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  1. In the wake of the end-Cretaceous extinction, pantodonts were among the first mammals to achieve truly large body sizes. Paleocene pantodonts occupied large herbivore niches across North America, Asia, and Europe. In North America, the Torrejonian genus, Pantolambda, encompasses three species ranging from large dog- to small cow-sized. Of the three species, P. intermedium is the most poorly represented with known material consisting of a fragmentary dentary with m1-2 and isolated lower premolars. All the originally referred material was recovered from the Gidley Quarry, Montana. We describe cranial and postcranial fragments of the species from the Nacimiento Formation of the San Juan Basin (SJB), New Mexico. Interestingly, although it is intermediate in size between P. bathmodon and P. cavirictum, P. intermedium occurs lower in the stratigraphy (Tj2) than these other species and is the first appearance of pantodonts in the SJB. The presence of P. intermedium in the SJB is validated with a worn dentary (NMMMNH P-19774) containing m1-2. A pronounced entoconid on m1 and m2 distinguishes these teeth from those of P. cavirictum, whose entoconid is weakly developed, and from those of P. bathmodon, which lacks an entoconid on the anterolingually-sloping postcristid. An isolated m3 (NMMNH P-72117) shows a partial, narrow trigonid with a wide talonid basin that is shallower than in P. bathmodon. A concreted, partial braincase (NMMNH P- 21646) bears low sagittal and nuchal crests similar to P. bathmodon. A partial scapula (NMMNH P-21647) preserves the glenoid region and the distal portion of the scapular body. The glenoid cavity is an elongated oval that tapers anteriorly to a prominent, triangular supraglenoid tubercle. A coracoid process distinct from the tubercle is not present. A similar pattern is observed in P. bathmodon. The condition observed in Pantolambda contrasts with other pantodonts. Alcidedorbigna possesses a relatively small tubercle distinct from a rounded coracoid process and the larger-bodied pantodonts, Barylambda and Coryphodon, exhibit both a prominent tubercle and a well-developed coracoid process. A prior hypothesis posited that P. intermedium from Montana could simply represent larger morphs of P. bathmodon following Bergmann’s Rule. However, the presence of P. intermedium in New Mexico in a similar environment to and at the same latitude as P. bathmodon and P. cavirictum supports its distinction from the other two morphs as a unique species. Funding Sources European Research Council Starting Grant (ERC StG 2017, 756226, PalM); National Science Foundation (NSF; EAR 1654952, DEB 1654949) 
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  2. null (Ed.)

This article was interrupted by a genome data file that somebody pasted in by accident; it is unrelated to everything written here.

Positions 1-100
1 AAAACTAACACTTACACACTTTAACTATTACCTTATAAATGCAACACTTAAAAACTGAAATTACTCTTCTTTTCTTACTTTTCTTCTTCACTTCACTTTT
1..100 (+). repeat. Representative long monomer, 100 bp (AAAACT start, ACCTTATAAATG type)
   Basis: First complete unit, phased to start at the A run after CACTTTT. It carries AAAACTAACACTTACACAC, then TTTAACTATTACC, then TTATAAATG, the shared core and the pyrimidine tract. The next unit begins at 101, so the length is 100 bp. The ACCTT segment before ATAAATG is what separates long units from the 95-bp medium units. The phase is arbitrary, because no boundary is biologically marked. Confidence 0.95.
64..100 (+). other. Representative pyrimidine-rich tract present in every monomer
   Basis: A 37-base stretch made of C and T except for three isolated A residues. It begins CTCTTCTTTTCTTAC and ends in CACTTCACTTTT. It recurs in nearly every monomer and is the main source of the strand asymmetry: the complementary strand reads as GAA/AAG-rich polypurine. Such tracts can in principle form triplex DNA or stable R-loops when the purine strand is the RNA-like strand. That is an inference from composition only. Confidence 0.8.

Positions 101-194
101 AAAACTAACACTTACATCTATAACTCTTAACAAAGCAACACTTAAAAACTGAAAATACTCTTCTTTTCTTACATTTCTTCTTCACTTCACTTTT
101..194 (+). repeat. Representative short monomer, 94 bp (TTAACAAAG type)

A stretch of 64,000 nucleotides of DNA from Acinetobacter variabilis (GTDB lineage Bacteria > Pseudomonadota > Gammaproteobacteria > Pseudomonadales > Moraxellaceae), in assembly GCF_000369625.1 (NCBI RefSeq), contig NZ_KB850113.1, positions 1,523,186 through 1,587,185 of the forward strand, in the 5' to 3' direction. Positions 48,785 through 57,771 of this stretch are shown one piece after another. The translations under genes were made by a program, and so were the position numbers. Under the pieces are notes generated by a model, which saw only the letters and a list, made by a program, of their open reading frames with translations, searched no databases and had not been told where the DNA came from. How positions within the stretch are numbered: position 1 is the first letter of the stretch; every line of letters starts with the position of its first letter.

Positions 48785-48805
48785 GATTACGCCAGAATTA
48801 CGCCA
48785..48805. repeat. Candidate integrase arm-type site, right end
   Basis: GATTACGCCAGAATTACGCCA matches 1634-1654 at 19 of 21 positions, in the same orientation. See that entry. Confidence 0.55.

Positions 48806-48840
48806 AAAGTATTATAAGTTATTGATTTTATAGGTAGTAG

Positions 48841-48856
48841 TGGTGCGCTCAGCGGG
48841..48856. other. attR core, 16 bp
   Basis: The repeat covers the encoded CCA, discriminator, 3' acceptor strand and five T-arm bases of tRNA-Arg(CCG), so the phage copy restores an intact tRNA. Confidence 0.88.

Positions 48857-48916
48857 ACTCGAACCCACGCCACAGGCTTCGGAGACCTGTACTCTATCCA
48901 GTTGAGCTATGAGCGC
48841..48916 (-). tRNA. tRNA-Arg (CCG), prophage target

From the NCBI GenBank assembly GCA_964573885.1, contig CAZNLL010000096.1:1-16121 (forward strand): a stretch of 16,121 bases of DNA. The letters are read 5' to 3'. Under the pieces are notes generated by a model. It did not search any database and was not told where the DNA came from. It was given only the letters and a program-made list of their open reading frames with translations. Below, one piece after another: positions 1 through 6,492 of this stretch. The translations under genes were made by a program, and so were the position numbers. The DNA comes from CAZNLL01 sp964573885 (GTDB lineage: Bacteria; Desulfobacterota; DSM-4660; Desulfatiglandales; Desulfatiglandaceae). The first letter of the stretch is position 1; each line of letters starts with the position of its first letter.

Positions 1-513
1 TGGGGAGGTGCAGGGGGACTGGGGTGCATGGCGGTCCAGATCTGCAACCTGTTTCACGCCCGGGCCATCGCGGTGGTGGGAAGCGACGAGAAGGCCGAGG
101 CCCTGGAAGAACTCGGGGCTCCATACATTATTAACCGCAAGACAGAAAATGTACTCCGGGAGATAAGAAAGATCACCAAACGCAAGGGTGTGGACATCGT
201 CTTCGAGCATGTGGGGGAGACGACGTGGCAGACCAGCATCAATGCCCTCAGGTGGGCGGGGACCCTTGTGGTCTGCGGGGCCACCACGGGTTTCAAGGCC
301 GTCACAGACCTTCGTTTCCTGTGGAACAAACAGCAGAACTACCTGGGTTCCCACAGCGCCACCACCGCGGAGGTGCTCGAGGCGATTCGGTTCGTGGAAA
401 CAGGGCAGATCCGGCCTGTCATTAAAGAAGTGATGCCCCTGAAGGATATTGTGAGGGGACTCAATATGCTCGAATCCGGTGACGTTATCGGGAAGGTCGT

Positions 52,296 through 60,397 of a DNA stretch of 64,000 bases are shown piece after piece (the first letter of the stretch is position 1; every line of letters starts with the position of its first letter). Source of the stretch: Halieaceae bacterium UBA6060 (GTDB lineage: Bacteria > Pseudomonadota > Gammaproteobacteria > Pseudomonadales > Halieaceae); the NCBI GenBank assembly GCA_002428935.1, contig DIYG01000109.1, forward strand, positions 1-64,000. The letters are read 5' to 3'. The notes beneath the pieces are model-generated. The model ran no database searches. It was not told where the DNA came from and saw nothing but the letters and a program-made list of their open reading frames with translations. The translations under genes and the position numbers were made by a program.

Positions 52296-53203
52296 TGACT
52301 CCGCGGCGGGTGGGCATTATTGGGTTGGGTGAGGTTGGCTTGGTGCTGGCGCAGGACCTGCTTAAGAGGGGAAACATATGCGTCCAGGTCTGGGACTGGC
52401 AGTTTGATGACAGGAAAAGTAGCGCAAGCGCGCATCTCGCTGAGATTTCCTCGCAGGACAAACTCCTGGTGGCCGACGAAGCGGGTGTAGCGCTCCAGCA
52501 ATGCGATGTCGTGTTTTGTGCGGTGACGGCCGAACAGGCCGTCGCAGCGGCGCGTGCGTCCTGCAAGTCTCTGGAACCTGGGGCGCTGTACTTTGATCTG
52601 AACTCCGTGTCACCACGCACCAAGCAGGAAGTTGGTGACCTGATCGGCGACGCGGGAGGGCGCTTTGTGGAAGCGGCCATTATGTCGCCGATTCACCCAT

The rise of mammals after the extinction of the dinosaurs remains one of the most enigmatic intervals in the evolution of mammals. A relatively sparse Paleocene fossil record and confusing interrelationships between taxa means that little is known of the evolution, ecology, and biology of these animals. As a result, the life history of these organisms is completely unstudied, despite likely playing a key role in the ability of these clades to rapidly proliferate and increase in body size in recovering ecosystems. However, intensive collection efforts in the San Juan Basin of New Mexico in the last decade have drastically improved the record of many Paleocene mammals, and offer the first opportunity to address questions about the life history of these animals. Here, we present preliminary results of an in-depth paleohistological analysis of Pantolambda bathmodon, an early, possibly gregarious pantodont, using an ontogenetic series of individuals. Pantodonts were bizarre, herbivorous eutherians of unknown phylogenetic affinity, and were among the first mammal lineages to reach large body sizes in the Paleocene. In examining both dental and skeletal records of growth from the same individuals, including a juvenile still bearing deciduous teeth, our study is among the most comprehensive paleohistological analyses of any fossil mammal. This intensive approach allows for unprecedented insights into the life history of this species. Neonatal lines in the teeth indicate that the deciduous premolars and the first upper molar were erupted prior to birth, similar to precocious, nidifugous mammals today. Daily incremental lines in the enamel and dentine suggest rapid crown formation times (~45–70 days) and a gestation period of at least 15 weeks. A stress line in the postcranial bones, recording an anomalous decrease in growth towards the end of this individual’s life, may represent the weaning event. In the absence of geochemical evidence, it is unclear which of two stress lines in the teeth corresponds to this event, but these lines occur roughly one and two months after birth, respectively. The weanling perished approximately 2.5 months after birth, weighing about 17 kg. An adult individual exhibiting severe wear on the dentition allows us to estimate maximum longevity in Pantolambda bathmodon at about 7 years. In comparison with life history data on living mammals from the PanTheria dataset, Pantolambda bathmodon had a gestation length and weaning duration below average for a placental of its adult body size (42 kg), but within the range of known variation. However, its lifespan was exceptionally short, falling outside the bounds of comparable living mammals. Together, these lines of evidence suggest a relatively rapid pace of life in Pantolambda bathmodon, despite its relatively large body size. Ongoing sampling of more individuals and geochemical analyses should allow for estimation of time to sexual maturity and help to confirm the identity of the weaning line, completing our picture of the life history of this pioneering species. 
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